The noble Marquess then went on to very much depreciate the value of that statement by finding fault with Lord Ribblesdale for having spoken of a "new policy." He said there was no such thing as a new policy—that the Government of the day was the Government of the day, and the policy of the Government was the policy of the Government; and to speak of such a thing as a new policy was, he said, an hallucination. I could not help thinking at the moment that, according to this argument, it is perfectly easy for any Government at any time to alter their policy completely and then to say "This is not a new policy because it is the policy of the Government." Contrasting that speech with the statement by Mr. Outhwaite I should like to ask your Lordships, To which of those statements does probability more attach? I think I shall be able to show your Lordships in a very few words that all the positive evidence that we have is in favour of Mr. Outhwaite's statement that this policy is the policy of the Government and that it is going to be pursued accordingly. In the first place, we know that Mr. Lloyd George has a positive policy with regard to land, and Mr. Lloyd George, as we also know, is a very powerful member of the Government. He has made a statement to this effect once or twice. In a letter which he wrote on the occasion of a recent by-election he said— Our present land system may have served some useful purpose in the past, but it has long ceased to be anything but a burden and a blight. Then, again, speaking at Woodford, he said that the land was in the "shackles of feudalism" and so on, and that it was their duty "to free the land." Therefore there is no doubt as to what Mr. Lloyd George's policy is with regard to the land.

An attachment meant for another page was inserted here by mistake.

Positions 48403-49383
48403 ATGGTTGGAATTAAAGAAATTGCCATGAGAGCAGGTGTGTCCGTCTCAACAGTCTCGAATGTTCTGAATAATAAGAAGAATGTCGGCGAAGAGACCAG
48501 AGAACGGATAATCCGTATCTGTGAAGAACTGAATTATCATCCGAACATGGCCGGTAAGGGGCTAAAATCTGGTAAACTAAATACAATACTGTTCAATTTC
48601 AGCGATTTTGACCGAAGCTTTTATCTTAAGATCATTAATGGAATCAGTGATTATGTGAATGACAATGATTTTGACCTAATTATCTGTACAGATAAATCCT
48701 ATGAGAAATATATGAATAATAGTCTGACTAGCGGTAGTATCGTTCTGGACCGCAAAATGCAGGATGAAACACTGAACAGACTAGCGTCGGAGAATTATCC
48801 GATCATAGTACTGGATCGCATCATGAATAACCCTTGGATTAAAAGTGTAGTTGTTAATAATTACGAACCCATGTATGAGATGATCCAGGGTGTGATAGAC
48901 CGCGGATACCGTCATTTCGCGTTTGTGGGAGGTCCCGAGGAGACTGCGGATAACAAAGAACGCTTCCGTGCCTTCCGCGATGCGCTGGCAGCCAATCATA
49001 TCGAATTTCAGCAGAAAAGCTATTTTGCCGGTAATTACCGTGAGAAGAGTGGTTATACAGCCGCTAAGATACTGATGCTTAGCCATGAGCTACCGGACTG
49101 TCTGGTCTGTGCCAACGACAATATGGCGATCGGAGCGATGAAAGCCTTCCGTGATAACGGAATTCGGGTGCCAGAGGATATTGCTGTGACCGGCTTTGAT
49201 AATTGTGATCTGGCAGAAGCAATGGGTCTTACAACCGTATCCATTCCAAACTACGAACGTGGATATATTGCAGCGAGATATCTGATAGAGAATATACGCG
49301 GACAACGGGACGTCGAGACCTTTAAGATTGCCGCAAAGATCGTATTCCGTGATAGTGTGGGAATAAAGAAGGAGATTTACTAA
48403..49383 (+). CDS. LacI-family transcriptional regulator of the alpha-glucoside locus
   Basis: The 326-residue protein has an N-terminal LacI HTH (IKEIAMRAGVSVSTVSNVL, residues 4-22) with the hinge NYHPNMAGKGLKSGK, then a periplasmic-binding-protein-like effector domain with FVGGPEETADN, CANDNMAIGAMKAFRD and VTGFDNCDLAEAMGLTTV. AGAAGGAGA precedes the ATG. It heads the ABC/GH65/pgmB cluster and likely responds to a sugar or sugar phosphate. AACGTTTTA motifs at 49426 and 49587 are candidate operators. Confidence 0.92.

Now Mr. Lloyd George's policy, according to the Prime Minister, is shared by all his colleagues. On July 8 Mr. Asquith was asked whether the statements of Mr. Lloyd George at Woodford were approved of by the Government and his answer was— The views expressed by my right hon. friend in his speech at Woodford as to the necessity for land reform are shared by his colleagues. Therefore these are not merely the views of Mr. Lloyd George; they are the views of His Majesty's Government. Then in appointing this so-called unofficial Committee Mr. Lloyd George had Mr. Asquith's approval. In reply to a question Mr. Asquith said— My right hon. friend has with my approval approached certain gentlemen … with a view to securing their services on an unofficial Committee which has been formed for the purpose of investigating the question of land reform. in the same afternoon he was asked whether there was any precedent for an individual Minister of the Crown appointing a Committee to deal with a subject like this, and Mr. Asquith replied— I said the Committee was appointed with my sanction. Therefore, my Lords, it is quite clear that this cannot properly be described as an unofficial Committee. I do not see how the word "official" can possibly be withheld from it seeing the auspices under which it was appointed.